Saturday, June 23, 2012
“I’m strict,” Dottie Sandusky told the court with a proud tilt of her chin. “I like for things to go in a certain way."
Don't we all? Life has a way of teaching us, usually sooner rather than later, that we have very little control over the biggest things in our lives. For me that lesson was learned after the birth of my first child. I imagined how our days would unfold, my husband, baby and me. I mentally created the idyllic holidays around the fire, the prize winning Halloween costumes and I looked forward to an idealized version of the modern family. Until day two. Two days home from the hospital, late into a Saturday evening, well, Sunday morning, after rocking and nursing and singing to a screaming baby for over an hour or so there was silence. Finally asleep. I glanced down in the darkened room at the little stranger and was astounded to find her not asleep, but wide eyed, staring deeply into my own eyes. This was not the baby of my imagination but a living, breathing, beautiful human being with desires and ideas of her own. That desire was to stay awake, that lesson was enormous.
The life I lived was never quite the same as the one I envisioned. Holidays were not idyllic, but loud and boisterous (there was a fire in the hearth) and Halloween each year started with great intentions, subjected to the revisions of a 9 year old that turned the jolly clown costume into the clown from Poltergeist. I grew and changed as I learned that those things I wanted were not always the same as the things my kids needed.
Our home was not haphazard, there were family meals every day and bedtime stories every night but there wasn't always clean underwear or matching socks. I allowed my kids to take a couple not really sick, sick days every school year because sometimes on a cold winter day it is a lot nicer to make pizzelles with your Mom, or watch a movie with Grandmom. I don't think it affected their educational or intellectual ability too much.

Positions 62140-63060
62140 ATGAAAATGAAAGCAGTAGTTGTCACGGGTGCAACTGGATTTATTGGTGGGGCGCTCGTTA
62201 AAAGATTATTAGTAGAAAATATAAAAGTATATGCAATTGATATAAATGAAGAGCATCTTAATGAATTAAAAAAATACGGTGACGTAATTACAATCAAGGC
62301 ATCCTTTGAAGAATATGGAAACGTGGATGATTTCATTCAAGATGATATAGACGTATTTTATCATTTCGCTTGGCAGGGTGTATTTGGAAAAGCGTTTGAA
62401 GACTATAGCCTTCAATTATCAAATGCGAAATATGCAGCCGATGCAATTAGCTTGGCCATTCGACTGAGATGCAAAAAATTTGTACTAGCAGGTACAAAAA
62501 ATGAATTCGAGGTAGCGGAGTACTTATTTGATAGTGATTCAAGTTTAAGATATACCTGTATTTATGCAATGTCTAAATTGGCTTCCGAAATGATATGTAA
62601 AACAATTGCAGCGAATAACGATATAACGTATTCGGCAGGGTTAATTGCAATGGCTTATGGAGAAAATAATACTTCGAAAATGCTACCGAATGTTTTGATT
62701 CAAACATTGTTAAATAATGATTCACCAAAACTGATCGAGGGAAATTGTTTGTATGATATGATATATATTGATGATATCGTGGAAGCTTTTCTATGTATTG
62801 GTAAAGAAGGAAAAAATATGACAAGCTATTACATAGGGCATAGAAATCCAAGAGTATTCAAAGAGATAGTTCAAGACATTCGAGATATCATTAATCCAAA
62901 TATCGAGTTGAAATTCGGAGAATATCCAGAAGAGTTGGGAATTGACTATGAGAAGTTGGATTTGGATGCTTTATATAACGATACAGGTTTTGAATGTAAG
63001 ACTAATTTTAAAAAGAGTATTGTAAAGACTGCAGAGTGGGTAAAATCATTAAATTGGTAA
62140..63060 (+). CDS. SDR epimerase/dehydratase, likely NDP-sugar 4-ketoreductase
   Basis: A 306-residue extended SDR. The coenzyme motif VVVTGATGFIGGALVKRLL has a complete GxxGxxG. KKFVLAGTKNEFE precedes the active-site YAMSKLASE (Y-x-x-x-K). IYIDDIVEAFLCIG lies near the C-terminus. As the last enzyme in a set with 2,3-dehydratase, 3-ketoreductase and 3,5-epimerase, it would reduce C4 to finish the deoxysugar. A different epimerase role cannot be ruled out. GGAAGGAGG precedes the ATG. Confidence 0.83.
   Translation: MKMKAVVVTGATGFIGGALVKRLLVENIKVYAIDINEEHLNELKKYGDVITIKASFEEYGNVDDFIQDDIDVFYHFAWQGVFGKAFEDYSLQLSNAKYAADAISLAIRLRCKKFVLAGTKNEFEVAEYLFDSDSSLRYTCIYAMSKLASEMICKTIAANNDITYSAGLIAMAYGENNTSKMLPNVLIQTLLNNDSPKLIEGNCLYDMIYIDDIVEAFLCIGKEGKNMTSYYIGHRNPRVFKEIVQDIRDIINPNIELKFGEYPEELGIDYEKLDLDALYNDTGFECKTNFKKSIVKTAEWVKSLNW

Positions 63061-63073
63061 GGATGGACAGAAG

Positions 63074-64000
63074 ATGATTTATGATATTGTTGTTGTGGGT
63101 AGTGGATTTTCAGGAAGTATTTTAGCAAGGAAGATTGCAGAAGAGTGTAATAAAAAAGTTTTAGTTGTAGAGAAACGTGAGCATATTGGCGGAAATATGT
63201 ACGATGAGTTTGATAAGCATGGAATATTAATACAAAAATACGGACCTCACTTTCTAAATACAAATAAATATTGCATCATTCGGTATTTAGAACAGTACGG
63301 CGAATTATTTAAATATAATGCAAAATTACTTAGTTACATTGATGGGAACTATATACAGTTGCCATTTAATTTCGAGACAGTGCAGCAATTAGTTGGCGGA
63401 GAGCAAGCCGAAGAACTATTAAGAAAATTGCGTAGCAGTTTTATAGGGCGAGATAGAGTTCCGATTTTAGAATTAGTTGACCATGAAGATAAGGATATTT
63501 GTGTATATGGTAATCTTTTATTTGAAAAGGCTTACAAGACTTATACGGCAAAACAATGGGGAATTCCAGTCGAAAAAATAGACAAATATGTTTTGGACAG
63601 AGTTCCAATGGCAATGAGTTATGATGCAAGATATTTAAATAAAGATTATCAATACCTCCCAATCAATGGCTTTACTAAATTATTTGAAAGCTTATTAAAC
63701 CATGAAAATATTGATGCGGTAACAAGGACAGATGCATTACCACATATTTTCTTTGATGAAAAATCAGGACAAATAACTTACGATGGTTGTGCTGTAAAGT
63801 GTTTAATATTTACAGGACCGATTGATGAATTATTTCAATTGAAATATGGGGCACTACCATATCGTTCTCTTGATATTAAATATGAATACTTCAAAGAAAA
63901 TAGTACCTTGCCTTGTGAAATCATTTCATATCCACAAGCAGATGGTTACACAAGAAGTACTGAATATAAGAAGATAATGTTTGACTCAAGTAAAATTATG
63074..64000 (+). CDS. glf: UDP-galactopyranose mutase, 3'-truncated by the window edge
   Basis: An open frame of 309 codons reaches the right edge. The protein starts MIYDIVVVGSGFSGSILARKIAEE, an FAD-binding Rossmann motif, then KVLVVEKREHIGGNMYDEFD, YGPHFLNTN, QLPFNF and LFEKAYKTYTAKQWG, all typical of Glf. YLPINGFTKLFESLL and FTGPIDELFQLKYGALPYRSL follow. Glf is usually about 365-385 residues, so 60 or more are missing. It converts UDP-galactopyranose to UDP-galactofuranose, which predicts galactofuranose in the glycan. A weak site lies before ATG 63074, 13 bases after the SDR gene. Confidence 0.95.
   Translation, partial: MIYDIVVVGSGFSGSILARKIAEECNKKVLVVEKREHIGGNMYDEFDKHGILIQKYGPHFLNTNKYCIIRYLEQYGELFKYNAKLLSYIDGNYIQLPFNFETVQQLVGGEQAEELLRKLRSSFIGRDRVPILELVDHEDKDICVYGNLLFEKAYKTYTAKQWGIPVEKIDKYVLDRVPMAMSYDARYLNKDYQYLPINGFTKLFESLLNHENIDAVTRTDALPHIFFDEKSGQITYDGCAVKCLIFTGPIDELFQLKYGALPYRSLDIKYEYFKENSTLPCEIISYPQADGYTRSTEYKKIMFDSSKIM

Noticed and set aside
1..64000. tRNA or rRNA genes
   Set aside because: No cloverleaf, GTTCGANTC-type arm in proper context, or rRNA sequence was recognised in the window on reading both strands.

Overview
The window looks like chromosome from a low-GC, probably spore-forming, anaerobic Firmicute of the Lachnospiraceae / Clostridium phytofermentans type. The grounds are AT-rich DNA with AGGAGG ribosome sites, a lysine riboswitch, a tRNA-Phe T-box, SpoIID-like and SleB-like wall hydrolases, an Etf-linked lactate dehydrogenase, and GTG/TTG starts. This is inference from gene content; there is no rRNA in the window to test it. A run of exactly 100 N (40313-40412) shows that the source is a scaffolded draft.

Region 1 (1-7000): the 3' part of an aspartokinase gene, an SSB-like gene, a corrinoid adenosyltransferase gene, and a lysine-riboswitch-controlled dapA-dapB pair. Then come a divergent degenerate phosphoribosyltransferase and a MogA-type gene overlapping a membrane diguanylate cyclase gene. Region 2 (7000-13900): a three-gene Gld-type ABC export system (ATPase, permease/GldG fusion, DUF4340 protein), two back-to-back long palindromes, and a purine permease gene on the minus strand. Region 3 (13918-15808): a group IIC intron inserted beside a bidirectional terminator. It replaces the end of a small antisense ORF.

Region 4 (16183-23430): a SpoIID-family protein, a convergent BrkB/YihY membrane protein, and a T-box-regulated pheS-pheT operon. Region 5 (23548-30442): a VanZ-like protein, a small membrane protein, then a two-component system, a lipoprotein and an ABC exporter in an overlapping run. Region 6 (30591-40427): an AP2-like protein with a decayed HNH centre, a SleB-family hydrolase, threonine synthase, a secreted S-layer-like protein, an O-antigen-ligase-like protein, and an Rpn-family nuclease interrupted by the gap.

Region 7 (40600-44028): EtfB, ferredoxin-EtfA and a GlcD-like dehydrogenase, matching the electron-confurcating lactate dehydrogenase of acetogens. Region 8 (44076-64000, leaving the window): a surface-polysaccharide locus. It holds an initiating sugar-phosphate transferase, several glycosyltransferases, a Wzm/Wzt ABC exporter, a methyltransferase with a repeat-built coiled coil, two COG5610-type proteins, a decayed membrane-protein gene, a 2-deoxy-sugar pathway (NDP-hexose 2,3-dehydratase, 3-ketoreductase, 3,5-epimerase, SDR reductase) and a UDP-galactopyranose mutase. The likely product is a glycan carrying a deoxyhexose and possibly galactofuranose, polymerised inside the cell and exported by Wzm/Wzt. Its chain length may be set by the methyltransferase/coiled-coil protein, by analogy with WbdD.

Despite my not so strict standards, I paid attention. I noticed when one of my kids was unusually quiet, I banged on bedroom doors when something seemed weird (it was weird, someone had snuck a frog into bed with them). I knew when a beer was missing or someone came in smelling like cigarette smoke. I watched guests and relatives with the ferocity of a Mama Bear. I trusted my children's well being to no one. I questioned my sanity when I made a blanket rule that we don't do sleepovers (best rule ever btw). I did this because I knew that although I might "like for things to go in a certain way" that doesn't always happen. My job was to be sure that the wrong things were things that didn't matter too much.
As a mother, I am disappointed and angry with Dottie Sandusky, a woman who prided herself on running a tight ship while ignoring the fact that the boat was sinking beneath her feet. Did she know? It will be the next big question and one that only Dottie can (and did) answer. If she really did not have an inkling to her husband's behavior, as she testified in court, where was Dottie looking? What filled Dottie's life so fully that she didn't even once think that something was awry in her home?
Dottie Sandusky has something to teach all of us, maybe someday we'll know what that lesson is.